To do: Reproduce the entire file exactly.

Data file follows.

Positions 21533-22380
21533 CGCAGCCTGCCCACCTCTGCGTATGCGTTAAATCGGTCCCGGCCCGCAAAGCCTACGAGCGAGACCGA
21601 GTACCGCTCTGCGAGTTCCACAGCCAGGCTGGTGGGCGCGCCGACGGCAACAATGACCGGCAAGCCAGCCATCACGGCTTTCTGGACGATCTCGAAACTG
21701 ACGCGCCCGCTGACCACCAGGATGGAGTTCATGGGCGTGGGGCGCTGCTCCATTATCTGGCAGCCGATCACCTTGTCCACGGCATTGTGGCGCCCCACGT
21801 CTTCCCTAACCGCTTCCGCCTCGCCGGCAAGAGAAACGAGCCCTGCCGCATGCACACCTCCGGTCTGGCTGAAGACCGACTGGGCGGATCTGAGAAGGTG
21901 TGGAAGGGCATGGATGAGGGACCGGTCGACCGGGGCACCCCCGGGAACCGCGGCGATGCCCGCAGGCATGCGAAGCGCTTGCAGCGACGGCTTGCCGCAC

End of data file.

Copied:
Positions 21533-22380
21533 CGCAGCCTGCCCACCTCTGCGTATGCGTTAAATCGGTCCCGGCCCGCAAAGCCTACGAGCGAGACCGA
21601 GTACCGCTCTGCGAGTTCCACAGCCAGGCTGGTGGGCGCGCCGACGGCAACAATGACCGGCAAGCCAGCCATCACGGCTTTCTGGACGATCTCGAAACTG
21701 ACGCGCCCGCTGACCACCAGGATGGAGTTCATGGGCGTGGGGCGCTGCTCCATTATCTGGCAGCCGATCACCTTGTCCACGGCATTGTGGCGCCCCACGT
21801 CTTCCCTAACCGCTTCCGCCTCGCCGGCAAGAGAAACGAGCCCTGCCGCATGCACACCTCCGGTCTGGCTGAAGACCGACTGGGCGGATCTGAGAAGGTG
21901 TGGAAGGGCATGGATGAGGGACCGGTCGACCGGGGCACCCCCGGGAACCGCGGCGATGCCCGCAGGCATGCGAAGCGCTTGCAGCGACGGCTTGCCGCAC